News Bites: Russia duped on military fuel plan, the Chevy Volt’s oil-spill DNA, and more

Dow Jones reports on a possible lawsuit against EPA.

“Six environmental groups sent the U.S. Environmental Protection Agency a notice of intent to sue if the federal agency does not resolve Texas air-permitting issues that it has objected to in a timely matter,” they note.

“Advocacy groups including the Environmental Integrity Project, the Sierra Club, Public Citizen, Environment Texas, Air Alliance Houston, and Texas Campaign for the Environment sent a letter to EPA Administrator Lisa Jackson for 'failing to issue or deny' permits for 43 facilities after raising objections to them.”

AFP is looking at an interesting link between the Chevy Volt electric car and the BP oil spill.

“Oil-soaked boom from the BP spill is being recycled into plastic parts for the plug-in Chevrolet Volt electric car, General Motors said Monday in a bid to boost its ‘clean and green’ image,” they report from Detroit.

“GM and its suppliers are recovering the protective boom laid across 100 miles (160 kilometers) of coastline in Alabama and Louisiana.”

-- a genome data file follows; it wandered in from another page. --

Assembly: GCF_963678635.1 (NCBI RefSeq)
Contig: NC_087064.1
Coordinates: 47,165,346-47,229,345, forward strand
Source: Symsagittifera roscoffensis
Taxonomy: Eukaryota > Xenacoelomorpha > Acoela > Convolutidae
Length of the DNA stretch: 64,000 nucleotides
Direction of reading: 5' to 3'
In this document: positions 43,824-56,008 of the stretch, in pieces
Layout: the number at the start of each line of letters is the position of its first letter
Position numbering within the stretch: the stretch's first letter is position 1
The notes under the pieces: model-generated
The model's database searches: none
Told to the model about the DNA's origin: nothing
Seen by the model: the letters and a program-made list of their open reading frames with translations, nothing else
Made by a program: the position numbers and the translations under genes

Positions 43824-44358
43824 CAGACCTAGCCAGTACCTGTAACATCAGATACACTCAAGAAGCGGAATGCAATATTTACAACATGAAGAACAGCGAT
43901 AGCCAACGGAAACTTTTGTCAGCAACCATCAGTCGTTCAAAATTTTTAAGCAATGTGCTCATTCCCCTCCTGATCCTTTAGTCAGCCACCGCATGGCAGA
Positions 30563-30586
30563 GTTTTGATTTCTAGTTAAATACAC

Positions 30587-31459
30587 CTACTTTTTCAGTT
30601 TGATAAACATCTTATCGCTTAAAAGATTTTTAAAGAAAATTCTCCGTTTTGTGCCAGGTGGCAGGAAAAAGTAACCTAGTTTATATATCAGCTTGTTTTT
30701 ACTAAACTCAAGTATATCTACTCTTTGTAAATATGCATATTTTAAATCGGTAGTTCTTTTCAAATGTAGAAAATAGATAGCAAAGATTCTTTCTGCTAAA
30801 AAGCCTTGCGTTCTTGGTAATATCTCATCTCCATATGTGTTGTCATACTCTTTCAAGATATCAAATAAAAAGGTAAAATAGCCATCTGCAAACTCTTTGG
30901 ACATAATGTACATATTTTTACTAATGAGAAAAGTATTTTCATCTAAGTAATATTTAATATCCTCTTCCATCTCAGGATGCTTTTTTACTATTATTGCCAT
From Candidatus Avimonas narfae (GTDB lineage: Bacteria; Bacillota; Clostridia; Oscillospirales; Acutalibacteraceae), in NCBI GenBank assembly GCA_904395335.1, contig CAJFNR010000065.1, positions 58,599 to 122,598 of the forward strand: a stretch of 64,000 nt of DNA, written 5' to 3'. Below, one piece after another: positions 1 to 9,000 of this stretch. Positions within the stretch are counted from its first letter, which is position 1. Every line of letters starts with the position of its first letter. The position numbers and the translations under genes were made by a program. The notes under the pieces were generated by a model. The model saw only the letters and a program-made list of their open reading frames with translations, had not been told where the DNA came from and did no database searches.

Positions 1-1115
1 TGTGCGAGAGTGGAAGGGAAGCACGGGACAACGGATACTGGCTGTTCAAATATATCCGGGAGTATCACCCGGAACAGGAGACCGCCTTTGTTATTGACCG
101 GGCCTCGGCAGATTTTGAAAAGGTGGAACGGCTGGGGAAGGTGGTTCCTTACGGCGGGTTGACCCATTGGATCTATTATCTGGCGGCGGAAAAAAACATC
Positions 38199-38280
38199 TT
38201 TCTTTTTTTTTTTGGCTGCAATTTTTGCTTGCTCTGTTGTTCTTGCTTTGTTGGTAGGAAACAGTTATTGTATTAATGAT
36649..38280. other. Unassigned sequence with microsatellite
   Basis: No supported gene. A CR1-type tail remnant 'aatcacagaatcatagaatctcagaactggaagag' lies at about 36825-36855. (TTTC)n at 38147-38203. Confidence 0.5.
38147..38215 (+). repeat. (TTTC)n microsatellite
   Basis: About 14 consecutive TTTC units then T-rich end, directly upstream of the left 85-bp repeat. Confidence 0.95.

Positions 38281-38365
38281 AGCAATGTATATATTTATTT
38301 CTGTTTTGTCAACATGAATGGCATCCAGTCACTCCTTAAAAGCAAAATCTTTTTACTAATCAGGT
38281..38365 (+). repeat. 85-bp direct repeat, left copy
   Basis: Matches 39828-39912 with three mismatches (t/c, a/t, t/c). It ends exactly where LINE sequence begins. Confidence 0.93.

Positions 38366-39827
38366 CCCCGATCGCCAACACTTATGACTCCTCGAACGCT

Reuters reports that plans to build an offshore wind transmission “backbone” in the Atlantic Ocean are taking a step forward.

“Atlantic Wind Connection plans to file with federal energy regulators its proposal to build a giant power transmission system in the Atlantic Ocean along the U.S. Mid-Atlantic coast to enable the region's offshore wind potential, a spokesman for the project said in an email late Monday,” their piece states.

“Announced in October, the project will stretch from New Jersey to Virginia and enable up to 6,000 megawatts of wind power that could be built out of sight from land, enough to serve about 1.9 million homes with carbon free power.”

And finally, the Guardian reports that the WikiLeaks cables reveal the Dalai Lama’s deep concern about climate change.

“The Dalai Lama told US diplomats last year that the international community should focus on climate change rather than politics in Tibet because environmental problems were more urgent, secret American cables reveal,” the paper reports.

“The exiled Tibetan Buddhist spiritual leader told Timothy Roemer, the US ambassador to India, that the ‘political agenda should be sidelined for five to 10 years and the international community should shift its focus to climate change on the Tibetan plateau’ during a meeting in Delhi last August.”